NEW JERSEY, United States, Friday December 18, 2015 – Jamaican dancehall artiste ‘Flippa Mafia’ is facing a lengthy prison sentence for his role in an international drug ring that shipped cocaine from California to New Jersey through the US Mail and other parcel delivery services.
The recording artist, whose real name is Andrew Davis, was yesterday found guilty of first-degree distribution of cocaine, second-degree money laundering, and second-degree conspiracy, following a seven-week trial. The jury could not reach a unanimous verdict on the first-degree charge of leading a narcotics trafficking network. The first-degree charge carries a sentence of 10 to 20 years in state prison, while the second-degree charges carry a sentence of five to 10 years in prison.
However, his attorney Robin Lord plans to appeal the convictions on the grounds that he was deprived of a fair trial, based on issues with transcripts from a wiretap that recorded conversations in the Jamaican dialect, according to the Associated Press.
“He maintains his innocence,” the defence lawyer said. “He is confident when all is said and done he will be acquitted of these charges.”
Also convicted in the same trial was Davis’ co-accused Marsha Bernard. She received large shipments of cocaine in New Jersey and distributed them to other drug traffickers under the direction of Davis and two of his brothers who previously pleaded guilty in the case, Kemar Davis and Roger Davis.
Davis, who lived in New Jersey, was arrested in an operation led by the New Jersey State Police, the US Drug Enforcement Administration (DEA) and the Division of Criminal Justice, dubbed ‘Operation Next Day Air’. In the course of the investigation, detectives recovered more than 26 kilogrammes of cocaine, worth more than US$960,000, two handguns, and more than US$500,000 in cash.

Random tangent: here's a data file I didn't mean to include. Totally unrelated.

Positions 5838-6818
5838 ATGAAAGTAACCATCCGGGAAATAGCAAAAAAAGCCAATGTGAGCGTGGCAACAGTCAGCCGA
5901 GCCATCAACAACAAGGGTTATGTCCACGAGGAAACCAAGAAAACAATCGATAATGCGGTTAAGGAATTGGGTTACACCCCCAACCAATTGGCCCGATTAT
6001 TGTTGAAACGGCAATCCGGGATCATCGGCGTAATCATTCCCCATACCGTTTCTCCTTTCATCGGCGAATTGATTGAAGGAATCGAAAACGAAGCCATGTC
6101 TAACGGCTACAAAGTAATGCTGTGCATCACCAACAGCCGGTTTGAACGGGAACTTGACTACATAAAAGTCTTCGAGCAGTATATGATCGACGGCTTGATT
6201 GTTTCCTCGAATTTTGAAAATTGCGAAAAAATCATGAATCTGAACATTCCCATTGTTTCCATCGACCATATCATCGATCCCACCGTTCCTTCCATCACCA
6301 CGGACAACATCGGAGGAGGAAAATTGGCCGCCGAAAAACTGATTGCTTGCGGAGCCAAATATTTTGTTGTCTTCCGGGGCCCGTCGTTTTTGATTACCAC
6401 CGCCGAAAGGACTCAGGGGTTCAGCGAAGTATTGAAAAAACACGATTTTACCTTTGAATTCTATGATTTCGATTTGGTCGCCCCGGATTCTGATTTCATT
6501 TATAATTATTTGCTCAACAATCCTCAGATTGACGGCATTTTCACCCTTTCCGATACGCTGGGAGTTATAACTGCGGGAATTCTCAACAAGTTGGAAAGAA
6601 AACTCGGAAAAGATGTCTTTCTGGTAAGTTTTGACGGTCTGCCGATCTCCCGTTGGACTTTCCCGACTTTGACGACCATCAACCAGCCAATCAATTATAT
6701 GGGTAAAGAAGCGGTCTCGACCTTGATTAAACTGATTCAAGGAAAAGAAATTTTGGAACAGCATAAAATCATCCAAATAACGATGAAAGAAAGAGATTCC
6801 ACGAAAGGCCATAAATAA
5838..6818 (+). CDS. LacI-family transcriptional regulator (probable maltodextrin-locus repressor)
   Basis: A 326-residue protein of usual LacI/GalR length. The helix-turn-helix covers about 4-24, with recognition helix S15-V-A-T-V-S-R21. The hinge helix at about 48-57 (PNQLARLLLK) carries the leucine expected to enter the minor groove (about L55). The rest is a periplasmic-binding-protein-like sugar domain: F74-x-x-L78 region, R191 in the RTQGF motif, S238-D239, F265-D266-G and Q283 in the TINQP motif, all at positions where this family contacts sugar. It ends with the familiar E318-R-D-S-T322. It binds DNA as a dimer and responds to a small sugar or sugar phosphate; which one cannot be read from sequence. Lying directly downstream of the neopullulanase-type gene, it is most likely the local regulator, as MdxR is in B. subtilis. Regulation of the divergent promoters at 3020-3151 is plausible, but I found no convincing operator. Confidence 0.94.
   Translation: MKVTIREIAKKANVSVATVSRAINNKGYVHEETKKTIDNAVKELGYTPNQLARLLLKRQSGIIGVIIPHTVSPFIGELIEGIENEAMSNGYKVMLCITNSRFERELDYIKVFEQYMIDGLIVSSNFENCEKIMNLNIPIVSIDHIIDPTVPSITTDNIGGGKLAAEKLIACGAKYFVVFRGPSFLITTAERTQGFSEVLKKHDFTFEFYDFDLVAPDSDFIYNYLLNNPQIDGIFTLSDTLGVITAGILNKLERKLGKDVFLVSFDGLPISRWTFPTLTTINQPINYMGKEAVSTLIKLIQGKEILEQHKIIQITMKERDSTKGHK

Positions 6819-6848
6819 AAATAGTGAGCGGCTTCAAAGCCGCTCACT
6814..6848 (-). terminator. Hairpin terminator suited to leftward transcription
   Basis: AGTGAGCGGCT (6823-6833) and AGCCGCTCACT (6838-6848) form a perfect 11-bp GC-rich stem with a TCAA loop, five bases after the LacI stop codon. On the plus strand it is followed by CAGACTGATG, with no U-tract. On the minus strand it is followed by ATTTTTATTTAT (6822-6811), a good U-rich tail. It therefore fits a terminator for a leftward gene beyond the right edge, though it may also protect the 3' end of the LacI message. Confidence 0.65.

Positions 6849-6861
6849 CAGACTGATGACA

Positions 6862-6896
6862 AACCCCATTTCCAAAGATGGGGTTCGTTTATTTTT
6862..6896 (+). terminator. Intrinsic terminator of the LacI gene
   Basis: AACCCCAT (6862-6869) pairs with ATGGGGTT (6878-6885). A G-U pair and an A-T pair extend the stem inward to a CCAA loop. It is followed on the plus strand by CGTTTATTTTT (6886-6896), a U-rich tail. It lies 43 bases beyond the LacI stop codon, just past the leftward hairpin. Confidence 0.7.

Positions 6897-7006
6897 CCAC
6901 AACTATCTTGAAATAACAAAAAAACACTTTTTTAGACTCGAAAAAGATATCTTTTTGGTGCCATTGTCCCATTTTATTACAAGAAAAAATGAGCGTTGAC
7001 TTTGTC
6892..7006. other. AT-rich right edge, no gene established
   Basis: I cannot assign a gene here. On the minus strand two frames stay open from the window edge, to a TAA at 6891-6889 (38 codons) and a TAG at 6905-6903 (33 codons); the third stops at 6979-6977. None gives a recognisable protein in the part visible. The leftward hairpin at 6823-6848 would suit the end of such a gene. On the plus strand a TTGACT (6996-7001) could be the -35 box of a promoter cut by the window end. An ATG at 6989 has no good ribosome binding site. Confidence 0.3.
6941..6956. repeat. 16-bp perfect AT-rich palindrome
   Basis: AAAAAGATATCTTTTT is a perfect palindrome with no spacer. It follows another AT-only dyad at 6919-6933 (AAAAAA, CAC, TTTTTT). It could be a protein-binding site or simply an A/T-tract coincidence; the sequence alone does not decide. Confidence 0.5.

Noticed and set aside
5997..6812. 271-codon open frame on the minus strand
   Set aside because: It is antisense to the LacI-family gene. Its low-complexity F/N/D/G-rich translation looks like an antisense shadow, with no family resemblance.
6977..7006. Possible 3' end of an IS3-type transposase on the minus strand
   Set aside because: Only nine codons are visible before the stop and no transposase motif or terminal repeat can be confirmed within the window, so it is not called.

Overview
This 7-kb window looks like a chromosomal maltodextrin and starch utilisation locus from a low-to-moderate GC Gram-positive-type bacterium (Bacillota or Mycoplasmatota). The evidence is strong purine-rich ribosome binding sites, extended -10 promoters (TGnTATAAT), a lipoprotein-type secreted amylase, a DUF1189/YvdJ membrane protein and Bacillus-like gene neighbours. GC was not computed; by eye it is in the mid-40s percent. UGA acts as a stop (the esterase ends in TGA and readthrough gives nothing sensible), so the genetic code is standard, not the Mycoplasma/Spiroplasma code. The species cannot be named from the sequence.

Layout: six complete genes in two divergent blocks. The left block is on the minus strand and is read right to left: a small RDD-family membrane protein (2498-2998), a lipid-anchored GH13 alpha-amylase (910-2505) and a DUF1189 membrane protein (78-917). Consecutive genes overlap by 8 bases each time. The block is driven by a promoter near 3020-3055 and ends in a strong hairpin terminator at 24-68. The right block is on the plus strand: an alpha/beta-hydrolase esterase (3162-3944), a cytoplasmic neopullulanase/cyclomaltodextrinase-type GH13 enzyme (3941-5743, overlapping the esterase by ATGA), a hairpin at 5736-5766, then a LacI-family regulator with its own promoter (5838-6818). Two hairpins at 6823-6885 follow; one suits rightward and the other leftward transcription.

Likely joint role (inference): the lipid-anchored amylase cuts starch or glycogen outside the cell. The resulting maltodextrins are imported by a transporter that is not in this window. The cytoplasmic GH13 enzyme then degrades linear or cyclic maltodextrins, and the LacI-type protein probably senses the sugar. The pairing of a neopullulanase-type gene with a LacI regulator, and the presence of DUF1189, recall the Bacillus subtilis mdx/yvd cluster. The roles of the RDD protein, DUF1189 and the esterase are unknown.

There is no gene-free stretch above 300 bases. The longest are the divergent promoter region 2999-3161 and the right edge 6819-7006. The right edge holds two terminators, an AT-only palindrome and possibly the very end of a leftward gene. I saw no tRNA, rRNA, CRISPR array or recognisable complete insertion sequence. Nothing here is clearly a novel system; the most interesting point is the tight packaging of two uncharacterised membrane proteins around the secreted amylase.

“It’s both unfortunate and disturbing that Andrew Davis chose to be part of a drug trafficking network responsible for distributing massive quantities of narcotics in New Jersey communities, instead of using his success as a musician for their betterment,” said Superintendent of the New Jersey State Police Colonel Rick Fuentes.
‘Operation Next Day Air’ targeted the ring’s shipment of large quantities of cocaine through parcel delivery services to New Jersey for bulk distribution to other narcotics suppliers and dealers. Andrew directed drug trafficking activities of the ring from various locations in Jamaica, California and New Jersey, with the help of his younger brother Kemar.
The investigation began in March 2011, when detectives and agents seized two packages from a mail facility in Marlton, that were sent to 37-year-old Andrew and Bernard. Each package contained four kilogrammes of cocaine.
In December 2012, Andrew and Kemar travelled to Jamaica. Andrew remained there, but continued to be involved by directing his brother and others in the operation. Kemar returned to the US and oversaw the shipments, while Bernard and others received the drugs and distributed them to dealers in New Jersey, under the direction of the Davis brothers. The proceeds were sent to Andrew in Jamaica and Kemar in California.
Kemar was arrested in Los Angeles on March 15, 2013 by DEA agents and Andrew was arrested in Los Angeles on September 16, 2013 by members of the US Marshals Fugitive Task Force.
“Andrew and Kemar Davis thought they were beyond the reach of the law, reaping huge profits in Jamaica and California while they shipped their cocaine into our communities in New Jersey,” Director of the Division of Criminal Justice Elie Honig said. “I’m proud to say that we put a stop shipment on their corrosive product and, with the help of our federal partners, extended our reach the length of the continent to capture these two major drug traffickers.”
On September 14 this year, 25-year-old Kemar pleaded guilty to leading a narcotics trafficking network. Under his plea agreement, the state will recommend that he be sentenced to 20 years in state prison, with a 12-year period of parole ineligibility. The other brother, Roger, pleaded guilty that same day to first-degree possession of cocaine with intent to distribute. The state will recommend that Roger Davis be sentenced to 10 years in state prison, with three years of parole ineligibility.
Six other defendants were previously sentenced in the case.